When presenting asynchronously, avoid just sharing a link of your presentation without any further context. This is when recording is useful, which is the next best practice we will cover.

4) Record your presentation

Achieving the right balance between a presentation that is visually engaging and being able to provide a standalone document with all the necessary information for those who were unable to attend is a challenge.

Put too much information on a slide and you risk boring your audience or ending up reading all those long paragraphs without further explanation. On the other hand, don’t put enough information, and those who receive a copy of your slides without attending your session won’t understand the reasoning behind your designs.

The solution? Do both.

Recording an engaging presentation will allow you to:

  • Present your design concepts even when you are unable to meet synchronously. 
  • Communicate your decisions clearly to stakeholders who were unable to attend that specific session.
  • Allow everyone, including those who attended, to review and reflect on the information you presented.

Learn how to use Adobe XD to easily record your presentation or go through your design concepts without leaving XD.

5) Make your presentation engaging and interactive

We work hard on our designs and it’s understandable we’re passionate about them. It’s exciting to present work we’re emotionally engaged in. When we’re presenting live on a video call to a group, on a stage, or in front of a meeting room full of people, we feel we are the center of attention and our energy is at its peak. 

However, on the other hand, it might not be as exciting to sit and watch a presentation with a long to-do list waiting after a long day at work. You know it’s going to be tempting for your audience members to catch up on some emails only to realize minutes later they’ve missed half of the presentation. 

Hooking your audience and getting their full attention is crucial. As we mentioned before, if the stakeholders don’t clearly understand the reasoning behind your design decisions, they will be unable to give meaningful feedback. If they are distracted, not engaged, and not listening, this is exactly what will happen.

To make sure you get your audience’s full attention, you should try to make your presentation as engaging and interactive as possible. Here are some ways to do this:

  • Add animations and motion. Animations are not just meant to make your slides fancy; they can direct attention, illustrate a specific concept, and reduce cognitive load by introducing your content progressively. 
  • Make it interactive. An interactive presentation is one where everyone is able to participate and feel part of it. This can be achieved with prompts, questions and even ice breakers when appropriate.
With a bit of creativity, it’s easy to use animations and interactions to make a presentation more engaging while inviting our audience to provide us with ongoing feedback. Watch Ana’s video here.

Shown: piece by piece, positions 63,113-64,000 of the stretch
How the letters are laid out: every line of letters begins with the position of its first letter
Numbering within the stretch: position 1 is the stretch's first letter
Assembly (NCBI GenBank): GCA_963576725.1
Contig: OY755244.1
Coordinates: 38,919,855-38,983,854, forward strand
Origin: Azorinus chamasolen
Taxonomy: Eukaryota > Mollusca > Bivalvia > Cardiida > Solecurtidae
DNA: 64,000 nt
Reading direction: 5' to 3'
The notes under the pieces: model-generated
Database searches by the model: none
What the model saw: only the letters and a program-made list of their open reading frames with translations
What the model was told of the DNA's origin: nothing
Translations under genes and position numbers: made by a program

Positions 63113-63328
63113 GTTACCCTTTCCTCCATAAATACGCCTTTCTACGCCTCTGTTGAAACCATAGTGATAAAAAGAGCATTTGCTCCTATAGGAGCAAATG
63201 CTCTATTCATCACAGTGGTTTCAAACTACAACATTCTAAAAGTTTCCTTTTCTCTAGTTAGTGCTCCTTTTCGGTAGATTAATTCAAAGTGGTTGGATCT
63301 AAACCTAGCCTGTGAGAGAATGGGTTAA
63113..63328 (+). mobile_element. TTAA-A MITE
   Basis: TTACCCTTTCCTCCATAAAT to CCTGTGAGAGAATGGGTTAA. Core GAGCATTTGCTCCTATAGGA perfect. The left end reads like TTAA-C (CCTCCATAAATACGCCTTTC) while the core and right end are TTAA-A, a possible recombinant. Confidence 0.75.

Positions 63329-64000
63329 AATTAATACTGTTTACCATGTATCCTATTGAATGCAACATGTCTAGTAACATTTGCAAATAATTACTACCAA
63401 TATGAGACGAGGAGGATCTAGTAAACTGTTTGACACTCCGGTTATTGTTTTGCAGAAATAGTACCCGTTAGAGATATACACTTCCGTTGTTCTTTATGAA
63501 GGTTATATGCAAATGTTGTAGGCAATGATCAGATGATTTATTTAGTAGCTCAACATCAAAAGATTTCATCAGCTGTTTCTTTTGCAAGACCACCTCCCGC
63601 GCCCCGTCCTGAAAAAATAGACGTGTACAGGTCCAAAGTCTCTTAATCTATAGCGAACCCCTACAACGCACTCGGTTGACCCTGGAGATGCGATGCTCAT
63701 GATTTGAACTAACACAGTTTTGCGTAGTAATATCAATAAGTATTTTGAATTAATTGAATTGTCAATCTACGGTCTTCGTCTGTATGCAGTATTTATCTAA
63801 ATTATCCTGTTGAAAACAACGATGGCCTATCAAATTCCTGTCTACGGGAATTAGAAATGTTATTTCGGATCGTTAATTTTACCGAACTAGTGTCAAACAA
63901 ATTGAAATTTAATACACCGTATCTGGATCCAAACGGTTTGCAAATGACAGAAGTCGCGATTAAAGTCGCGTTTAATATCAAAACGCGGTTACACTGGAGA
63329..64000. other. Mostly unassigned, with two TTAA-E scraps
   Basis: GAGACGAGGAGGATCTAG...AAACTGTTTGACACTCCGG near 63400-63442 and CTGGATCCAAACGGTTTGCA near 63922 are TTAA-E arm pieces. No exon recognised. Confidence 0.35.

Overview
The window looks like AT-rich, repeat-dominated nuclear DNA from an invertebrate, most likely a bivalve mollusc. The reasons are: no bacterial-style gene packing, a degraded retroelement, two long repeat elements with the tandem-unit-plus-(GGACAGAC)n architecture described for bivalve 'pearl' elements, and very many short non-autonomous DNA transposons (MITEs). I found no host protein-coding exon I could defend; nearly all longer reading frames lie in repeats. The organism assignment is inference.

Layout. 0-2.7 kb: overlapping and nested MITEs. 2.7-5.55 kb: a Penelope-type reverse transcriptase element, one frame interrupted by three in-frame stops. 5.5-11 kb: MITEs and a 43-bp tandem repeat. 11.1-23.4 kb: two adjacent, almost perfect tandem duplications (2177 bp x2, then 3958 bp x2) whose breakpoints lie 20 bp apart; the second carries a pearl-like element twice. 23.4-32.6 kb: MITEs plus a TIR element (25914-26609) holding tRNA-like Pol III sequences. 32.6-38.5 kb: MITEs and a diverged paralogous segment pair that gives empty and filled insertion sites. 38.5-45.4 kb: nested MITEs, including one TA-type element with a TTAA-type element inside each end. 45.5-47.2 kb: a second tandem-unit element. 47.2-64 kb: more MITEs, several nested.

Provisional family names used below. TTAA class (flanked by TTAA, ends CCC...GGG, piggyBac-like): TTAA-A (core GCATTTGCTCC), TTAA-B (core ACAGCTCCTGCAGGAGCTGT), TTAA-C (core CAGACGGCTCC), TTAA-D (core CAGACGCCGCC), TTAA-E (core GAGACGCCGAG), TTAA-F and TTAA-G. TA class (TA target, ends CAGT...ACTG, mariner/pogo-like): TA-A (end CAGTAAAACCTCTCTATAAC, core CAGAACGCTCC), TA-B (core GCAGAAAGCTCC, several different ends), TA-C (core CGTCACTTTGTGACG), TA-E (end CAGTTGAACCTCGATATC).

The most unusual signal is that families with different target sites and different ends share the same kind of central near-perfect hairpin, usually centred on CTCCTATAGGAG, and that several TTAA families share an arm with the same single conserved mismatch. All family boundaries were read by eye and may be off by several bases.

Learn how to use Adobe XD to add motion to your presentations.

6) Show practical examples and scenarios through storytelling 

Your design concept might look great. But how does it work? Better yet. How does it work for the users? And what’s in it for the stakeholders? 

Storytelling is a major factor in engaging an audience so that you can promote empathy towards end users and convey interest in finding a suitable solution for everyone. Here are some key things to consider when telling a story through a presentation:

  • Who’s the hero of your story? As designers, we might have come up with these amazing concepts, but we are not the heroes. We are merely the guides who are helping our main hero achieve their ultimate goal. Depending on your project and approach, this might mean that your hero is the end user, or in some cases, your client. 
  • How does your solution help the hero achieve their goal? What’s in it for them?
  • What does it look like when the hero achieves their goal? If you’re telling a story from your user’s point of view, feel free to use scenarios and examples.

Communicating design ideas is an essential skill

It’s not new that communication skills are one of the top soft skills sought by employers, and with good reason. Being able to communicate your design ideas is as important as the design itself. 

Your great design idea might never be implemented if you are unable to provide the reasoning behind your decisions and connect it to the business goals and priorities of the audience standing in front of you. 

When it comes to presenting design ideas, we now have a wide range of tools and features that we can use to our advantage to suit a variety of settings: in person, remotely, asynchronously, and synchronously. Most of the time, all that is needed is that we are able to commit the same creativity and dedication to presenting as we do when we design the solutions themselves. 

Learn how to use the Presentation plugin for Adobe XD to build visually engaging presentations.